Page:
The Top Email Marketing Metrics and KPIs to Measure Success

In order to ensure your email marketing campaigns are the best they can be, it’s important to assess and analyze key email metrics.

If you send an email out into the wild and don’t review the metrics, did it really happen?

Of course it did! But it does make it difficult to know what kind of impact your email had. Did a lot of subscribers open it? Did they click any links? Did they make a purchase as a result?

To answer these questions and discover if your emails are helping you connect with customers and grow your business, know which email marketing metrics and key performance indicators (or KPIs) to look for and why they are essential.

Open rate

Open rates measure the number of people who opened your messages. Your open rate can provide several insights into your email’s overall performance, including whether your subject lines are effective and the best times to email subscribers.

If your open rates aren’t as high as you want them to be, there are simple steps you can take to try to improve them. 

For example, try emphasizing urgency in your subject lines to make them more compelling. Or, add specific details that tell subscribers exactly what they’ll get in your emails. Your goal is to stand out in the inbox, so you need to convince subscribers that your content is worth engaging with.

Low open rates could also mean that you’re not sending emails at an ideal time for your subscribers. Try sending your emails on different days and times.

With this insight, you can identify how you can get more people to view your emails.

How to calculate your open rate

Open rates are calculated by taking the unique opens (i.e., the total number of unique subscribers who open your email) and dividing it by the total number of delivered emails. 


Open rate calculation examples

If you send an email and it’s delivered to 1,000 subscribers and 300 of them open it, you would have a 30% open rate.

300 (Unique Opens) ÷ 1,000 (Emails Delivered) * 100 = 30% (Open Rate)

Click-through rate (CTR)

Your email click-through rate tells you whether or not your email content and call to action is relevant to your subscribers.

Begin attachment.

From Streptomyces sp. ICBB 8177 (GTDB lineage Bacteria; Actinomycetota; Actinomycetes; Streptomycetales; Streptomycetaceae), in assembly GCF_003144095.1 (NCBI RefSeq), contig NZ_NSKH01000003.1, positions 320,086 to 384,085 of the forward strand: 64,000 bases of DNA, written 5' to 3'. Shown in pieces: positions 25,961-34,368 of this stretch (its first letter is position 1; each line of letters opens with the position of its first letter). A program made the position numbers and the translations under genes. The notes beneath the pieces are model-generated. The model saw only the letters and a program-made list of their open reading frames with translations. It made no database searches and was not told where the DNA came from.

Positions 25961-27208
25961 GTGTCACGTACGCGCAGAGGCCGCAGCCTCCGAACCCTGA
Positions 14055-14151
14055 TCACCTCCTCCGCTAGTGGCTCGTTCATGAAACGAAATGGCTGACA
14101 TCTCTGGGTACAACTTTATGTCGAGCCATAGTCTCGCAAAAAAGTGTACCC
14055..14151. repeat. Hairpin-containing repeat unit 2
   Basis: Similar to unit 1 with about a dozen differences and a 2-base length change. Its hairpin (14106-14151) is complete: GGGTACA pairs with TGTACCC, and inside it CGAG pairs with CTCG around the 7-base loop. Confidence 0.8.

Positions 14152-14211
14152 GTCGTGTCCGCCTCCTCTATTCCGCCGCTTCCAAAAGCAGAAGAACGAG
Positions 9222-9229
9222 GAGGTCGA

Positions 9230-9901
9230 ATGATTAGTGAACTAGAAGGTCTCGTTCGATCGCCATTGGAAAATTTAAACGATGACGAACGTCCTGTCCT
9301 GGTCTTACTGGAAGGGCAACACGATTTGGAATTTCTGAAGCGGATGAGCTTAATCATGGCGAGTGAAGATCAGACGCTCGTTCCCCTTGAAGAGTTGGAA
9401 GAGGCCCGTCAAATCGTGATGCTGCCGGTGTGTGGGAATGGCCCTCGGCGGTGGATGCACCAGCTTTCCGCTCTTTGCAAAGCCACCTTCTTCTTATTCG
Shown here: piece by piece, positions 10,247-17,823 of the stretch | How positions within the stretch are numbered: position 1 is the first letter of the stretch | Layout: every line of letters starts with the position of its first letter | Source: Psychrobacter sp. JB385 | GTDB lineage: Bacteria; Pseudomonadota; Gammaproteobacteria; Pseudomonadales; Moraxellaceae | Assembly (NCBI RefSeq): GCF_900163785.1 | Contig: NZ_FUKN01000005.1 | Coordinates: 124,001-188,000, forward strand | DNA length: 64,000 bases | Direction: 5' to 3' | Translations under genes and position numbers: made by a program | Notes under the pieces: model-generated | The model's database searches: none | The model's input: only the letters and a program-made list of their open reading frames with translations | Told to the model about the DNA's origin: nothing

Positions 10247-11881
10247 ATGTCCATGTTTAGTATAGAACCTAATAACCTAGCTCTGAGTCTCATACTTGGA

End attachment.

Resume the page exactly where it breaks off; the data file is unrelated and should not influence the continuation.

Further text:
If you find your subscribers are opening your emails but not clicking the links within them, there are a few actions you can take to fix this issue. 

For example, try different types of content. As you experiment with different types of content, make note of what works and what doesn’t. Create an email content calendar and keep track of the things your subscribers love most.

It’s also possible your low CTR is due to your call to action (CTA). Start testing different CTA copy to see if one works better than the other.

Segmenting subscribers and sending targeted emails can work wonders for improving the click-through rate in your emails.

The insight you gain from your click-through rate metrics can help you optimize the content of your emails. 

How to calculate your click-through rate

Similar to open rates, click-through rates are calculated based on unique clicks. To get a more accurate idea of how many subscribers are engaged with your emails, you’ll want to look at the total unique clicks (i.e., the number of subscribers who clicked on a link in your email) and divide it by the total number of recipients.


Click-through rate example

If you send an email to 1,000 subscribers and 80 of them click on a link in it, you would have an 8% click-through rate.

80 (Unique Clicks) ÷ 1,000 (Emails Delivered) * 100 = 8% (Click-Through Rate)

Conversion rate

Your conversion rate is the percentage of subscribers who complete a goal from your email campaign. This is a very important email marketing kpi because it indicates how effective your campaign is performing.

Your conversion rate can be influenced by several factors:

  • Email segmentation – are you sending the right offer to the right subscribers?
  • Call-to-action (CTA) – is the CTA in your email direct? Are you using action terms?